Ali Barbour’s Cave Restaurant at the Kenya Coast is not your average restaurant in every sense. First they never serve lunch – only dinner, which, by the way, starts at 7 PM.

Secondly, and the most striking of them all, the restaurant is located inside an ancient open-air coral cave believed to be more than 120,000 years old.

Situated about 30 KM south of Mombasa, the cave comprises a series of interlinking chambers, some at depths of up to 10 M below ground level. In other words, dinner at Ali Barbour’s is a deeply intimate relationship with your food.

Except for the chamber that houses the kitchen, the lavatories and the stone floor in the restaurant area, everything else is as it was in nature. The furniture and fittings as well as the lighting and sound effects are other additions, of course.

Ali Barbour’s Cave Restaurant Dining Close-up

A triangular makuti (palm leaves) umbrella provides ample canopy over the cocktail bar and reception area. This is supported by a single 20 M blue gum pole.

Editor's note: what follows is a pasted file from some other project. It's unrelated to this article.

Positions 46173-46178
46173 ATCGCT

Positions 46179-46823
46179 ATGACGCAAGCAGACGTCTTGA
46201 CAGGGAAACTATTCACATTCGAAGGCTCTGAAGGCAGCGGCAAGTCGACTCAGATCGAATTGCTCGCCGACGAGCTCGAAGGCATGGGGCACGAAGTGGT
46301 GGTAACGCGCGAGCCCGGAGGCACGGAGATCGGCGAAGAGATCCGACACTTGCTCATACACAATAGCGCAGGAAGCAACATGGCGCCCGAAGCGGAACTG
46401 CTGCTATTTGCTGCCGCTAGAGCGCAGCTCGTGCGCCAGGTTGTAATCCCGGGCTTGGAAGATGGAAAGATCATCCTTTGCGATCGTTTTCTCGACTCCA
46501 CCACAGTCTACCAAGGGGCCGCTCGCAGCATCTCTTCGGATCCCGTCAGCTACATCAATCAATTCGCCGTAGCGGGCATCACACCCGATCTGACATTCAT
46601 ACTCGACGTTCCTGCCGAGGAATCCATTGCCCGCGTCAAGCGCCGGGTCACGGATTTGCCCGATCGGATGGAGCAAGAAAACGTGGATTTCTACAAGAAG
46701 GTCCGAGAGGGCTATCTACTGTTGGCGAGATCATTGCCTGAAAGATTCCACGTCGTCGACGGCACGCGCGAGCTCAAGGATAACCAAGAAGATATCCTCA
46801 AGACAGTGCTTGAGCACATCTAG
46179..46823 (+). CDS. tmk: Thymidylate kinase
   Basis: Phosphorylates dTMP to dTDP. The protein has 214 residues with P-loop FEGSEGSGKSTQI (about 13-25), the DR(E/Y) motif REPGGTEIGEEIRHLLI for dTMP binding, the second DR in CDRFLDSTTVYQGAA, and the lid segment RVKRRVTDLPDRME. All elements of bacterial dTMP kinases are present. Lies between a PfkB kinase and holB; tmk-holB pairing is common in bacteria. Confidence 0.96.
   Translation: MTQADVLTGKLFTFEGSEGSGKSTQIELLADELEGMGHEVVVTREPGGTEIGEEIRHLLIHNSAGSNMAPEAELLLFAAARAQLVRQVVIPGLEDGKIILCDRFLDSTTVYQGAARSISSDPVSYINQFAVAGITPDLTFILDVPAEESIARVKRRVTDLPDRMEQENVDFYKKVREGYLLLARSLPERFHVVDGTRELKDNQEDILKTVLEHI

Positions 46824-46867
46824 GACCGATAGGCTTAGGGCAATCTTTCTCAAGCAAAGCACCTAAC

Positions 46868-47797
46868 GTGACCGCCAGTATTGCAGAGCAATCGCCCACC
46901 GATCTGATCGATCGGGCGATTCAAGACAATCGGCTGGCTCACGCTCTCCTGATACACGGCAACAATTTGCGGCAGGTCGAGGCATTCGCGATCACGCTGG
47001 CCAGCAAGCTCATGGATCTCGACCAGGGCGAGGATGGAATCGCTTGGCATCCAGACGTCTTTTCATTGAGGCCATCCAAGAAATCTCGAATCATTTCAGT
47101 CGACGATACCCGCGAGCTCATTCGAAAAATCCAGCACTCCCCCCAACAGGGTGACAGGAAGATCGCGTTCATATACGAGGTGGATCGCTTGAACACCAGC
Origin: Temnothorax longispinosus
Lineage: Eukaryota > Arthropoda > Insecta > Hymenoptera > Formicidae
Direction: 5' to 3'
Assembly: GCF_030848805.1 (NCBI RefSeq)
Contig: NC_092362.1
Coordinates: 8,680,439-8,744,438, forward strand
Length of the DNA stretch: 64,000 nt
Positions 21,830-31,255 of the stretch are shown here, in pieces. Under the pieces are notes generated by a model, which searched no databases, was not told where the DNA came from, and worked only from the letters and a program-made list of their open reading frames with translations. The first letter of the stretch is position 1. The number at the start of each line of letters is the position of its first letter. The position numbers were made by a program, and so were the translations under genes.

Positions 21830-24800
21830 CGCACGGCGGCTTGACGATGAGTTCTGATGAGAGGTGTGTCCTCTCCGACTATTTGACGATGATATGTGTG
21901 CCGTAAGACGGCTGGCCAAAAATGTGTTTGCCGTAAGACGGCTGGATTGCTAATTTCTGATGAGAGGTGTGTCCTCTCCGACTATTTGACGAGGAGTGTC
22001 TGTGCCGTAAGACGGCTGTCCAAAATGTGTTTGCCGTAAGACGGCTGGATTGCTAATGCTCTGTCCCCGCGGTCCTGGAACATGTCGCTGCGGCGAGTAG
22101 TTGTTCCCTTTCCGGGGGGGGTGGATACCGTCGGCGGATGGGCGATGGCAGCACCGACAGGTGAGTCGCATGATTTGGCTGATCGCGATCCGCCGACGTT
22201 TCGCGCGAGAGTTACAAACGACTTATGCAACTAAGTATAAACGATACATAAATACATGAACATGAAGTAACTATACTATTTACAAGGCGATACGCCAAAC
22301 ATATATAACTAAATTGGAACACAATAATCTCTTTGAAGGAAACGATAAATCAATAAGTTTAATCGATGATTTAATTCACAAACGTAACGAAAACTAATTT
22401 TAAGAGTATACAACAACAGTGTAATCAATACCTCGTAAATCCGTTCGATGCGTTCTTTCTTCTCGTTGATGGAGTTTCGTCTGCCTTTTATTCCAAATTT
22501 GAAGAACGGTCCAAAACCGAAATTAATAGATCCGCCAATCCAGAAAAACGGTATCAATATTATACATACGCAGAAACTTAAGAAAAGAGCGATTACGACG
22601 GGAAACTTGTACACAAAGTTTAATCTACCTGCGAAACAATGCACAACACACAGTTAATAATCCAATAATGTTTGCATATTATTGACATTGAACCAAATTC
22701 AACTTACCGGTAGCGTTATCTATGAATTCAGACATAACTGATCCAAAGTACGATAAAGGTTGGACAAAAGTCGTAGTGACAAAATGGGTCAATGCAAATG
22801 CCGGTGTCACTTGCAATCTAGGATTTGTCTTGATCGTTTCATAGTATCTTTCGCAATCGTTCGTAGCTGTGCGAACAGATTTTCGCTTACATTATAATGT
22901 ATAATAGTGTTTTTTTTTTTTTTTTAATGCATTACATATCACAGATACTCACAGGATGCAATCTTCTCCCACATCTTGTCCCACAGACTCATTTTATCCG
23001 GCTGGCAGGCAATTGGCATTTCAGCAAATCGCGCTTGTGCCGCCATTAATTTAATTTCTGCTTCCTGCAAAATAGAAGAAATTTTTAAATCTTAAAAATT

At Ali Barbour’s Cave Restaurant, one is treated to a variety of international cuisine while sitting under the gaze of the stars. The main speciality here though is seafood. Starters include fresh oysters and Beef Carpaccio followed by the main course which can be either seafood or meat from the highlands. There is also a vegetarian menu to spoil you for choice.

Ali Barbour’s Cave Restaurant dining with a wider view

The seafood platter comes with fresh Calamari, Crab of the mangrove and oysters among others. The dessert, which features the Coupe Barbour as a favourite is flambéed at your table. This is one place you are most likely not going to forget very quickly.

Have you been at Ali Barbour’s Cave Restaurant? Share your experience by leaving a comment below.